When it comes to Donald Trump and sports, the focus is typically on golf, and rightly so: Trump owns 17 golf courses around the world and is an avid golfer. But many people may not know that Trump once owned a football team.
In 1983, he purchased the New Jersey Generals, part of the USFL (United States Football League). Trump recruited star players like Herschel Walker and Doug Flutie, but then led a group of USFL owners in suing the NFL. That did not go well; by 1985, the USFL had died. (A former NFL executive has bought the rights and wants to bring it back to life as a development league.)
Now Trump is causing trouble for the NFL again. In the past two weeks, the public’s rapt attention on his campaign, as well as his own public comments about the league’s rules and some of its stars, have had a negative impact on the NFL. Here are three examples.
1. Presidential debates damaged NFL ratings
The two debates between Donald Trump and Hillary Clinton have unquestionably had a negative impact on NFL ratings, though exactly how much of an impact is uncertain. The debates are what the NFL blamed in an internal memo and in a subsequent public statement: “The dip in ratings over the first month of the season is likely due to a confluence of factors headlined by the attention around our presidential election, which is unprecedented.”
Trump, for his part, knew that scheduling the first two debates opposite NFL games would be bad for someone, but maybe he underestimated how much interest there would be in the debates. He told ABC News in July, after the debate schedule came out, “I don’t think we should be against the NFL.” The New Orleans Saints vs Atlanta Falcons game on Sept. 26, the night of the first presidential debate, was the lowest-rated Monday Night Football game ever; the New York Giants vs Green Bay Packers game on Oct. 9, the night of the second debate, was the lowest-rated Sunday Night Football game since October 2013. (For much more on the possible reasons for the NFL ratings decline, see this story.)
Luckily for the NFL, the third and final Trump-Clinton debate is on a Wednesday.
2. Trump has claimed NFL quarterbacks as friends
Over the years, Trump has often tweeted about the NFL, appearing to give live commentary as he watches a game. He has tweeted frequently about many of the league’s quarterbacks.
Tony Romo just made a great play-Giants are getting killed!
— Donald J. Trump (@realDonaldTrump) September 9, 2013
But his comments about New England Patriots quarterback Tom Brady and Pittsburgh Steelers quarterback Ben Roethlisberger, in particular, have become candy for the media. He has written many tweets praising Tom Brady, and has said publicly that he and Brady are close. At a rally in New Hampshire last week, he again called Brady a “great friend” of his. One year ago, Brady was pressed by media for keeping a Trump “Make America Great Again” hat in his locker at Gillette stadium. Brady didn’t deny it: he said Trump sent him the hat through Patriots owner Robert Kraft, and added, “He always gives me a call and different types of motivational speeches at different times. So now that he’s running for president, he sent me a hat.” He would not say whether he would vote for Trump.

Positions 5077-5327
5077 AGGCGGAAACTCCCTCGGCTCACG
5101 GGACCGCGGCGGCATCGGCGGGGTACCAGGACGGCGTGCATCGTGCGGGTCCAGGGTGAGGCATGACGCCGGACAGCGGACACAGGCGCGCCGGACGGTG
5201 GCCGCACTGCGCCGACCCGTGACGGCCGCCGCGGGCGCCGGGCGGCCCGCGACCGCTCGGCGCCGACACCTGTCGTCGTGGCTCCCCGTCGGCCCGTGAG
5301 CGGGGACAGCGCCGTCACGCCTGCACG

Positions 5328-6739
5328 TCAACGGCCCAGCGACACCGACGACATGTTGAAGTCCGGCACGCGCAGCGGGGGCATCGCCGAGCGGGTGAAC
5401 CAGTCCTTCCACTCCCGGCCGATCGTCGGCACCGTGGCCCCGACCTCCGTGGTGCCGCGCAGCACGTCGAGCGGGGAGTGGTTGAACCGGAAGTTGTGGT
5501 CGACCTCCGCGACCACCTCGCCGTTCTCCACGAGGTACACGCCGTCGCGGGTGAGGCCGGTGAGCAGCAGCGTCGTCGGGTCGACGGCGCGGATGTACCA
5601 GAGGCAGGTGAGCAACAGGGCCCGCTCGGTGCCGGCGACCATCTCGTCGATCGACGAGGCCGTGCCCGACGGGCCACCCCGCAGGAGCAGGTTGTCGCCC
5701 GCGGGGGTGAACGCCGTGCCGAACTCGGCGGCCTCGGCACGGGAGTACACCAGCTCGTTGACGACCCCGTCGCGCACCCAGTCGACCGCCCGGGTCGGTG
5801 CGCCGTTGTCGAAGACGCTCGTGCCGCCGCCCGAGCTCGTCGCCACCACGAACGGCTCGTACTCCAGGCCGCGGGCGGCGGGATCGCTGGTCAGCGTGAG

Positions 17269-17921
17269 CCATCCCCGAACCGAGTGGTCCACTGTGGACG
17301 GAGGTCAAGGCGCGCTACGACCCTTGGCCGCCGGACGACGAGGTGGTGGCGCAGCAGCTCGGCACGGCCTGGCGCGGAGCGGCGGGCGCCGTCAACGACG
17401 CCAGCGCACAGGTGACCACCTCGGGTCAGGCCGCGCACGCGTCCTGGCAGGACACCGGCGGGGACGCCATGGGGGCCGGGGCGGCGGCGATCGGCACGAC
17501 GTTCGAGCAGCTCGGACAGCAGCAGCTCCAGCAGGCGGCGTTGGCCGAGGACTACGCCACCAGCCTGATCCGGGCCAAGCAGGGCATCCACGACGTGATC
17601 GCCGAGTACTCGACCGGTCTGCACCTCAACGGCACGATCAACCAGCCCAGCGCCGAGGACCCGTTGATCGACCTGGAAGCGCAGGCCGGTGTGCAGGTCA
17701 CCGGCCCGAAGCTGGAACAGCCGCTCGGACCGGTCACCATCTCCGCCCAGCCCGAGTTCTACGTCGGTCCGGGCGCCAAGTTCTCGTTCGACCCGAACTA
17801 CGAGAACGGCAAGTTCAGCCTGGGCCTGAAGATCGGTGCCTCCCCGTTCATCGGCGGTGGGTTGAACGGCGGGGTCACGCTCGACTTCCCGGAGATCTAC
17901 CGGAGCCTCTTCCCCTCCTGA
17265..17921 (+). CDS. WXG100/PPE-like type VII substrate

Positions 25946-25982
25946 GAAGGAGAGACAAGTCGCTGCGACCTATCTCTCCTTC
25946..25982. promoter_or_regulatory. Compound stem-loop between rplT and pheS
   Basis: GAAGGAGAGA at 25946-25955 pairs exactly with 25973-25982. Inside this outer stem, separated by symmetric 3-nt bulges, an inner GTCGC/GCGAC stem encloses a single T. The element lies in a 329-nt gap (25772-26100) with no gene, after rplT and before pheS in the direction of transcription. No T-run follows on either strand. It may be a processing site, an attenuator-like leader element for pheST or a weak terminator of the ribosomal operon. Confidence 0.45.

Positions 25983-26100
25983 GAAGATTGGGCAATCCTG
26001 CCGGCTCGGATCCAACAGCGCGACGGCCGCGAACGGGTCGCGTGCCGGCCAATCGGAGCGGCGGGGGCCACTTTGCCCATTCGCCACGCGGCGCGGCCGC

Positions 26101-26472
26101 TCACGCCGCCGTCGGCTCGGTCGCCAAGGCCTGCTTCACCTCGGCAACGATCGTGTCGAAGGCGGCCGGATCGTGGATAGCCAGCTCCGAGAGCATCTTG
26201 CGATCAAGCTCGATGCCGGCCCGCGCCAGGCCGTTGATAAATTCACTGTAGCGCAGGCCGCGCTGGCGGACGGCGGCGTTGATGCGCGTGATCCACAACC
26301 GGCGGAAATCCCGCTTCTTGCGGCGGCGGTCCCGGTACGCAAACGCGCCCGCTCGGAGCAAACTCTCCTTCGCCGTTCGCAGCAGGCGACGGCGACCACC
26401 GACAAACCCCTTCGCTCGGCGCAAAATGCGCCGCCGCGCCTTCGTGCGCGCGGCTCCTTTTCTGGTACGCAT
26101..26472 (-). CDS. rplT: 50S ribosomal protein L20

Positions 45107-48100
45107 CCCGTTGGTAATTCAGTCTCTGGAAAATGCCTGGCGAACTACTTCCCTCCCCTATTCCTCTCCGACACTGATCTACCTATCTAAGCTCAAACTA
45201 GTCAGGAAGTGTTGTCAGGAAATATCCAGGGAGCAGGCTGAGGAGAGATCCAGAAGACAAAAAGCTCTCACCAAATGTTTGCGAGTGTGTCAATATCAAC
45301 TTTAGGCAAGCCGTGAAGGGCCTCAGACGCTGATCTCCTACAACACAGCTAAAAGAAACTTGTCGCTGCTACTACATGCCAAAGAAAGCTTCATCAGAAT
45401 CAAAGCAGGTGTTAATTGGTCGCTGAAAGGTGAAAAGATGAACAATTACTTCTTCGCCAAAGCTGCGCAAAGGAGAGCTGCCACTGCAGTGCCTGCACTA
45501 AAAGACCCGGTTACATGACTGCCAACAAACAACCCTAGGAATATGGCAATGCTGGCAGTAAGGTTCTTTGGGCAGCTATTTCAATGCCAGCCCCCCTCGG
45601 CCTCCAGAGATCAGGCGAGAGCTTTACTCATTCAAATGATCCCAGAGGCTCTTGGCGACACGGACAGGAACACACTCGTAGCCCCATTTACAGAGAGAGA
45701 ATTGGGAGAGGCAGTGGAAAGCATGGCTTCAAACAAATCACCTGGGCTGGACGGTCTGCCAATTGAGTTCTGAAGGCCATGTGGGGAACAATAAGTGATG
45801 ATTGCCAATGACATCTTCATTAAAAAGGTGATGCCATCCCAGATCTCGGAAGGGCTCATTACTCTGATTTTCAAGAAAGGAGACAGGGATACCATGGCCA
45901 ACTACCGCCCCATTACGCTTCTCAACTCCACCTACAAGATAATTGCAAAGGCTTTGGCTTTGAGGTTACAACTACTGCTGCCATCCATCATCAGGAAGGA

Now his association with Trump has returned again to bite Brady, in his very first week back in action after a four-game suspension over the “Deflategate” scandal. On Wednesday, at a Patriots press conference, a reporter asked Brady, “You have kids of your own… How would you respond if your kids heard Donald Trump’s version of ‘locker room talk?'” Brady smiled, said, “Thank you guys, have a good day,” and walked off. The non-response was met with widespread criticism. The negative association was the last thing Brady needed at the outset of his return.
Brady isn’t the only quarterback whom Trump has fingered as an ally. At a rally in Pittsburgh last week, Trump boasted to the crowd, “Big Ben is a friend of mine. We play golf together.” Roethlisberger has not denied the golfing story, but back in June, after Trump told the crowd at a Virginia rally that Roethlisberger would be speaking on his behalf at the Republican convention, Roethlisberger told the Pittsburgh Post-Gazette that it wasn’t true.
3. Trump criticizes the NFL’s concussion rules
In the strangest example yet of Trump’s campaign touching the NFL, at a campaign rally in Florida this week, Trump criticized the NFL’s approach to concussions—not for doing too little, as many people complain, but for doing too much.
After a woman in the crowd fainted and then recovered, Trump, in observation, told the crowd, “The woman was out cold and now she’s coming back. See? We don’t go by these new and very much softer NFL rules. Concussion, oh, oh! Got a little ding on the head, no, no, you can’t play for the rest of the season. Our people are tough!”
As Shalise Manza Young of Yahoo Sports writes, “Former and even current players dealing with the aftereffects of concussion might disagree.” The league’s new protocol is that if a player has been in a helmet-to-helmet collision, he must come off the field for an examination by a neutral doctor. Teams that don’t follow the protocol can be fined by the league. Some have still argued that the process doesn’t do enough to make players safe.
In this instance, Trump may have hurt himself more than the NFL, since the league has been knocked for years for not doing enough to treat head injuries, and Trump is arguing that it does too much. Time magazine called Trump’s remarks “dangerous.” Still, it was yet another non-positive round of PR for the league, prompted by the Republican nominee.
Daniel Roberts is a writer at Yahoo Finance, covering sports business and technology. Follow him on Twitter at @readDanwrite.